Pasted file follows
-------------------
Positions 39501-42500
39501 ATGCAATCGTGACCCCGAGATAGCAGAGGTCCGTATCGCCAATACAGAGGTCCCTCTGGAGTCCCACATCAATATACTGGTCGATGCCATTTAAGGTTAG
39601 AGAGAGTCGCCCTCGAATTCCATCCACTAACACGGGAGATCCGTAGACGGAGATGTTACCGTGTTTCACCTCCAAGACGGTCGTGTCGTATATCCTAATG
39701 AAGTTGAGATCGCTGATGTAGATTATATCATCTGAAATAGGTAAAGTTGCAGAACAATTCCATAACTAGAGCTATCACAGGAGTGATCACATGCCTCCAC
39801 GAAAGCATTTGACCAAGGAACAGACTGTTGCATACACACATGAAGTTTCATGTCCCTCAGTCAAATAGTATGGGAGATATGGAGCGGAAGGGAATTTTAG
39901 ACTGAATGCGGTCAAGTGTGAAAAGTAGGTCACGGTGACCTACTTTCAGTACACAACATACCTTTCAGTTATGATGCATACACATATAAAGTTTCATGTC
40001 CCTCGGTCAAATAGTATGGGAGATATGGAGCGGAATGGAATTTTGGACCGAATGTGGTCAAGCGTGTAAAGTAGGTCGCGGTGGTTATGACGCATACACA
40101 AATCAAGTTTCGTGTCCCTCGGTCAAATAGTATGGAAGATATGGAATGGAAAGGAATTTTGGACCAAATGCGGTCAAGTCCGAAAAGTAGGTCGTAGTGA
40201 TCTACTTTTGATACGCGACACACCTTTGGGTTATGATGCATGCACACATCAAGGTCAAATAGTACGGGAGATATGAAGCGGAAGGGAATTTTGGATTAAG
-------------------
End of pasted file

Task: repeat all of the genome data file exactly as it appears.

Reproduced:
Positions 39501-42500
39501 ATGCAATCGTGACCCCGAGATAGCAGAGGTCCGTATCGCCAATACAGAGGTCCCTCTGGAGTCCCACATCAATATACTGGTCGATGCCATTTAAGGTTAG
39601 AGAGAGTCGCCCTCGAATTCCATCCACTAACACGGGAGATCCGTAGACGGAGATGTTACCGTGTTTCACCTCCAAGACGGTCGTGTCGTATATCCTAATG
39701 AAGTTGAGATCGCTGATGTAGATTATATCATCTGAAATAGGTAAAGTTGCAGAACAATTCCATAACTAGAGCTATCACAGGAGTGATCACATGCCTCCAC
39801 GAAAGCATTTGACCAAGGAACAGACTGTTGCATACACACATGAAGTTTCATGTCCCTCAGTCAAATAGTATGGGAGATATGGAGCGGAAGGGAATTTTAG
39901 ACTGAATGCGGTCAAGTGTGAAAAGTAGGTCACGGTGACCTACTTTCAGTACACAACATACCTTTCAGTTATGATGCATACACATATAAAGTTTCATGTC
40001 CCTCGGTCAAATAGTATGGGAGATATGGAGCGGAATGGAATTTTGGACCGAATGTGGTCAAGCGTGTAAAGTAGGTCGCGGTGGTTATGACGCATACACA
40101 AATCAAGTTTCGTGTCCCTCGGTCAAATAGTATGGAAGATATGGAATGGAAAGGAATTTTGGACCAAATGCGGTCAAGTCCGAAAAGTAGGTCGTAGTGA
40201 TCTACTTTTGATACGCGACACACCTTTGGGTTATGATGCATGCACACATCAAGGTCAAATAGTACGGGAGATATGAAGCGGAAGGGAATTTTGGATTAAG